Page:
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Diana Nemiroff

(b Dublin, Oct 6, 1935).

Canadian sculptor and video maker of Irish birth. He studied art at the Central School of Arts and Crafts in London before emigrating to Canada in 1958. In 1964 he moved permanently to New York. An important precursor of conceptual art and a self-styled ‘media sculptor’, he became known in the 1960s for his environments and for his ‘Disposables’: cheap, vacuum-formed plastic reliefs of commonplace objects produced in multiples. His most notable environment was Slipcover (1966), a silvery, reflective plastic slipcover for an entire gallery at the Art Gallery of Ontario, Toronto, which also incorporated delayed playback sound and a constantly changing play of light and images. Works like these, using the techniques and materials of modern technology, earned him the nickname ‘Plastic man’, but his concerns were more with processes than materials. His interest in communications and with the art world as a system led to ironic commentaries that took such varied forms as a consulting service for artists, an underground newspaper and a closed-circuit TV sculpture that recorded its viewers....

Article

Daniel E. Mader

(b New York, Jan 7, 1953).

American painter, draughtsman, sculptor, video artist, and performance artist. He received his BFA (1975) from the State University College in Buffalo, NY, with a professed ambition to reach the largest possible audience. Living this prophetic statement throughout his more than 30-year career, Longo first achieved fame in the 1980s with a series of large-scale drawings in charcoal and graphite entitled Men in the Cities (New York, Metro Pictures). These images were life-size human figures in isolation or in groups, wherein the power struggles created a menacing atmosphere.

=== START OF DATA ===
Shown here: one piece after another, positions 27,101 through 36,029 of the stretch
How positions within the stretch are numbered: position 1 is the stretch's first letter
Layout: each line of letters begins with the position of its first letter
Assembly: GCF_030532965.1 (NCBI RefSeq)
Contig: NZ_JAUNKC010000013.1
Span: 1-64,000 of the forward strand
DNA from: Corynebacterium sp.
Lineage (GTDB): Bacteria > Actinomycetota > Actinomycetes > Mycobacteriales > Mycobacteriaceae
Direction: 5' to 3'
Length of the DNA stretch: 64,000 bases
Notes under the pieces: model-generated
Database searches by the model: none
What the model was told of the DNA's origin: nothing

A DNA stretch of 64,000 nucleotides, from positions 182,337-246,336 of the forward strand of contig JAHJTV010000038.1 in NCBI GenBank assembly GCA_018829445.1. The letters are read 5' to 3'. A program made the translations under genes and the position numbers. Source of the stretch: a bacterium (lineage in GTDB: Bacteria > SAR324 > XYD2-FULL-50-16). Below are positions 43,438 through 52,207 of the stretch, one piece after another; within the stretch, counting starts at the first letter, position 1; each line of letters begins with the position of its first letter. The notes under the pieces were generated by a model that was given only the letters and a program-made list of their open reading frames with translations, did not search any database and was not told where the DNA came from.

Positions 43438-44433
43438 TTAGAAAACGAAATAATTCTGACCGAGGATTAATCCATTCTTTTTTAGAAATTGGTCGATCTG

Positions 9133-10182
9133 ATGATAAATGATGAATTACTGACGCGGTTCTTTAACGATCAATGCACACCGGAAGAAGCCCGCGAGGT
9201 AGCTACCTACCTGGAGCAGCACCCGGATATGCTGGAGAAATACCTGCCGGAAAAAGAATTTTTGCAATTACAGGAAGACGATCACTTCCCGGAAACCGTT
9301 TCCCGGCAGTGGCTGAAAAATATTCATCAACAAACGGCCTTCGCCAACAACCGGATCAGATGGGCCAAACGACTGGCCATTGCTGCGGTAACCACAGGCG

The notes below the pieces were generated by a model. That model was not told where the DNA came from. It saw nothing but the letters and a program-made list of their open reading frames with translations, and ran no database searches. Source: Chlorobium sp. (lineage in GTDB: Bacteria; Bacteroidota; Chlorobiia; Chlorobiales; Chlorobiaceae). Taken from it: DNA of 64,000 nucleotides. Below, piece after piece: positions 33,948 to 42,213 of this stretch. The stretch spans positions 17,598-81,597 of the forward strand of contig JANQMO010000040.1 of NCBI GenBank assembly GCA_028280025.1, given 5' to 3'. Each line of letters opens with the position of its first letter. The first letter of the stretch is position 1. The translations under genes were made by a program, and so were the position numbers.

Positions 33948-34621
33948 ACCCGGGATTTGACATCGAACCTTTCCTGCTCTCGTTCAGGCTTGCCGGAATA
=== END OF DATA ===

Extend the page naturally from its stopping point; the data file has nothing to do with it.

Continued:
During the late 1980s he was increasingly involved with film, directing Arena Brains (30 minutes, 1988) and later Johnny Mnemonic with Keanu Reeves (98 minutes, 1995). A regular international exhibitor, often using both controversial and intimidating scale, he exhibited a 1993 drawing series Bodyhammers: The Cult of the Gun (New York, Metro Pictures; Salzburg, Galerie Thaddaeus Ropac). He exhibited in the Venice Biennale (...

Article

(b Berne, Feb 16, 1929).

Swiss sculptor, film maker and writer. Initially he worked in stone and wood but later turned to iron. His exhibits at the first Swiss open-air sculpture exhibition in Biel in 1954 earned him official selection for the Venice Biennale of 1956. His work then developed through series and such recurring themes as Aggression and Searchlights. His use of animal metaphor became established in Bulldogs (1963–4), Elephants (1964–6) and Giraffes (1968), which reflected the sense of humour also found in Sapperlot, his autobiography, which he executed (as he did his numerous films) in collaboration with the photographer Leonardo Bezzola (b 1929). In heavy industrial machinery Luginbühl discovered the ‘poetics’ of the scrap heap: he endowed giant blades and fins, components of turbines, massive girders and bolts with a slow but inexorable movement. Cyclops (1967; Hamburg, Ksthalle), Pegasus (1966–8), Atlas and ...

Article

Roger Horrocks

[Huai, Leonard Charles]

(b Christchurch, July 5, 1901; d New York, May 15, 1980).